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In what is probably the most touching assignment to date, one class was tasked with helping unwanted shelter dogs find a new home - and the project worked!
Second-grade students at St Michael’s Episcopal School in Richmond, Virginia were asked by teacher Kensey Jones to write letters to help persuade potential owners to adopt animals who had found difficulty in finding homes.
The letters put together by students and written from the perspective of the animals included an insight into the pup’s story, as well as a sketch to help those walking through the kennels.
Kensey Jones had been a volunteer at Richmond Animal Care and Control for four years and pitched the concept to Christie Peters, director of the shelter.
Jones told The Washington Post: “The idea just came to me to connect persuasive writing with these adoptable pets that need a forever home.
“(It was) a way that I could make their writing real for [the students], and actually make an impact on the world and our Richmond community, specifically."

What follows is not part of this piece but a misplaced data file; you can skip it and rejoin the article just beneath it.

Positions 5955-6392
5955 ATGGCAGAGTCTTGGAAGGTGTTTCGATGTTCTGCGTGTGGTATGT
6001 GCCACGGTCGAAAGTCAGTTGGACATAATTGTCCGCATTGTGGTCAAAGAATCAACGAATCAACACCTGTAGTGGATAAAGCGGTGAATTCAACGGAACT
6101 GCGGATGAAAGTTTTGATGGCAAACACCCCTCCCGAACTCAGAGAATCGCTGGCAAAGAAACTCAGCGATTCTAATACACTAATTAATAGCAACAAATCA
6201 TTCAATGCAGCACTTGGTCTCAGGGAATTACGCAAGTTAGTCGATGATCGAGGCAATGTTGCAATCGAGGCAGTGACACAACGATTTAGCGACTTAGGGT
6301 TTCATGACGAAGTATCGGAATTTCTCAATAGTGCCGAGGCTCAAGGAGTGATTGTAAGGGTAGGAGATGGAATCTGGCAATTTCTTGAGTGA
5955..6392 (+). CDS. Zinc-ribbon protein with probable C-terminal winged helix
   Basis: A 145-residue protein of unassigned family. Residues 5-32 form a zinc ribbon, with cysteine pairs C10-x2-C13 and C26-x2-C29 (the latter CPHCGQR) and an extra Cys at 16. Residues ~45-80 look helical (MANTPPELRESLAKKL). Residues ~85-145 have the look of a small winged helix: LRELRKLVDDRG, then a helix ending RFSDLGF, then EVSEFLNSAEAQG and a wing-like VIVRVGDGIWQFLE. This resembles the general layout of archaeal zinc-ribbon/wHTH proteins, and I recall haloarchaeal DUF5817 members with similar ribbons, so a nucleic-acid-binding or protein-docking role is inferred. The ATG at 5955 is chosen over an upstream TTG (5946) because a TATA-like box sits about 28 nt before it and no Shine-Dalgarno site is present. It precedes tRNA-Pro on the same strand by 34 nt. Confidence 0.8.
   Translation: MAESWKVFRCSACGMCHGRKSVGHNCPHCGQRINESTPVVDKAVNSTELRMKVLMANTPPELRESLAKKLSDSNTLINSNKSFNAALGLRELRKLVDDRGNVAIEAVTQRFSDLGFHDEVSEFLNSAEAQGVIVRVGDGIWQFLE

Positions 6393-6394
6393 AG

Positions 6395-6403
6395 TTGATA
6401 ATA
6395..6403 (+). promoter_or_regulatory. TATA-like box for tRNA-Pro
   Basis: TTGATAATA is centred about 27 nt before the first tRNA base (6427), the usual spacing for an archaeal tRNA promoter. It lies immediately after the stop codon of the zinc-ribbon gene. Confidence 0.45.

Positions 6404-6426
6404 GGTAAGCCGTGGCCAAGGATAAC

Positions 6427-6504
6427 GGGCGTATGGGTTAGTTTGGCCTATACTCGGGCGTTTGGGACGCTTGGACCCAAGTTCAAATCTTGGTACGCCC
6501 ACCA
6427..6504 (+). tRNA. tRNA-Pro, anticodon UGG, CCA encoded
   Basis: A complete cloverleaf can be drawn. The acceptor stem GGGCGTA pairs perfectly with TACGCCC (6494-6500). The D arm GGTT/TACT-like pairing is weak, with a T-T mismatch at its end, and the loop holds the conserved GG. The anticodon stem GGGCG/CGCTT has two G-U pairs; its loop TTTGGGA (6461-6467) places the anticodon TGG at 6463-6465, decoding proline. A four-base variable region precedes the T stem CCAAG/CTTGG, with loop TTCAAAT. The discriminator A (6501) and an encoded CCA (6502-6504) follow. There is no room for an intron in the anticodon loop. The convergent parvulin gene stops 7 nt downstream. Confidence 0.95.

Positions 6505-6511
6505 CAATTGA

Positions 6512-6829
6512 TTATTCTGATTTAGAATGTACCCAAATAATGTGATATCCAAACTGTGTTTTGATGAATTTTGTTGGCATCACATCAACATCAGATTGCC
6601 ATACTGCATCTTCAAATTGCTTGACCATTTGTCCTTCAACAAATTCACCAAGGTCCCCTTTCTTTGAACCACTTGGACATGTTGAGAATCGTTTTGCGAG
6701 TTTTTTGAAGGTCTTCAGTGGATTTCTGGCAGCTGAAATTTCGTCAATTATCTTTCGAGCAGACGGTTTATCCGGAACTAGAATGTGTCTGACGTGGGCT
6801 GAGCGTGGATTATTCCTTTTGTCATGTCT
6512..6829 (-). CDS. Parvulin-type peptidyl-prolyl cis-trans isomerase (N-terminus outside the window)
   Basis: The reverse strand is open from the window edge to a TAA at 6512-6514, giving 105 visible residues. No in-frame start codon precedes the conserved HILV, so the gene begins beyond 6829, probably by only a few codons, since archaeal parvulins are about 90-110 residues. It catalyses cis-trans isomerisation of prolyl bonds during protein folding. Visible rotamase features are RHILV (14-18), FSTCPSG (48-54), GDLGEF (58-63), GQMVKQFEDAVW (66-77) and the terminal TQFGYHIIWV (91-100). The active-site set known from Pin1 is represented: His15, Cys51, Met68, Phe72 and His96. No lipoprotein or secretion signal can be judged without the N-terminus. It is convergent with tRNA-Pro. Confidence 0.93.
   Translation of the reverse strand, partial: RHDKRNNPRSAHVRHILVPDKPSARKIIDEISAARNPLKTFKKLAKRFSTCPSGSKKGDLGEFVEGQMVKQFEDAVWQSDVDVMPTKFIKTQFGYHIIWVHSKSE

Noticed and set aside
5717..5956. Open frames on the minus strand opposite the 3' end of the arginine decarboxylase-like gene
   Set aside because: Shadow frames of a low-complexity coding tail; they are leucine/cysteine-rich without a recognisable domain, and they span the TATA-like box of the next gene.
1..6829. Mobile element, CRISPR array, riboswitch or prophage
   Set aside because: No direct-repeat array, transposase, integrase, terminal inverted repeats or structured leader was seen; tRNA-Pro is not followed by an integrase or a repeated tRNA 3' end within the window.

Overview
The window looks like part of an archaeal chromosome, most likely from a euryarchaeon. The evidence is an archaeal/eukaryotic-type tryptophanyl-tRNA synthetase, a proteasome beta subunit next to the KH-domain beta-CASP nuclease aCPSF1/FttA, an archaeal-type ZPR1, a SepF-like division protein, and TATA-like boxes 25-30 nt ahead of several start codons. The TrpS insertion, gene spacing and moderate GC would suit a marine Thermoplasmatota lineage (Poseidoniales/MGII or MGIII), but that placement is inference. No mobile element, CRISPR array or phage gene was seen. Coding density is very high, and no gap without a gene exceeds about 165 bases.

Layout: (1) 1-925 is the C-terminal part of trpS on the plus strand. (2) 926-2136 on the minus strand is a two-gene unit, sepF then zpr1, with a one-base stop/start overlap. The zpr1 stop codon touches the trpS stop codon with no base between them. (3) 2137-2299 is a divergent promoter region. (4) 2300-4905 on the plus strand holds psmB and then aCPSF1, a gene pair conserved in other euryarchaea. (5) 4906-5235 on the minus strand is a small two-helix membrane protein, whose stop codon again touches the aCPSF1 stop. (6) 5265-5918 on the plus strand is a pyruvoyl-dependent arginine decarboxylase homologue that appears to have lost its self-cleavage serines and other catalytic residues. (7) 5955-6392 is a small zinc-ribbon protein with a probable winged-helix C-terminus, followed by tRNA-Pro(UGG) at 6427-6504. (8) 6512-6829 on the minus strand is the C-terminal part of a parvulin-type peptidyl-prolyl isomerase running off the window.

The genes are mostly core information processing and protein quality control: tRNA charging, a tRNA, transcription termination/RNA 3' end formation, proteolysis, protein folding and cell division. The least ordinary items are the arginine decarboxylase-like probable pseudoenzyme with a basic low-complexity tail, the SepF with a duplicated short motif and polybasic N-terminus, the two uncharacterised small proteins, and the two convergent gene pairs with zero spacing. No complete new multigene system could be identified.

After receiving a gratifying response from Peters, Jones visited the shelter website and selected 24 animals that had previously found difficulty in finding a home.
Reasons such as age, personality, health issues, lack of training, and other imperfections had seen some of the animals live at the shelter for several months.
Peters decided to bring one of the pets into the school to talk about the work done at the shelter and how the letters could help save the animal's lives.
The children put their all into the assignment as well.
Jones said: "As the project unfolded, they just continued to get more and more excited about it."
Some of the letters the second-grade students came up with were quite moving as well.
One said: “I would love to be adopted. If you do adopt me, I hope I will brighten up your Sundays like the sun. You'll be my Sunday Special, and I hope I'll be yours!"
To the delight of the students, the letters worked, with 21 of the 24 animals who had been written about adopted since the beginning of February.
Peters believes the project played a massive part in helping some of the animals find homes.
She said: "It definitely brought exposure to the pets that had the greatest need in our shelter and showcased them in a really different and beautiful light.
“It just sparked something within the community to adopt a pet that's been in our care longer than others.”
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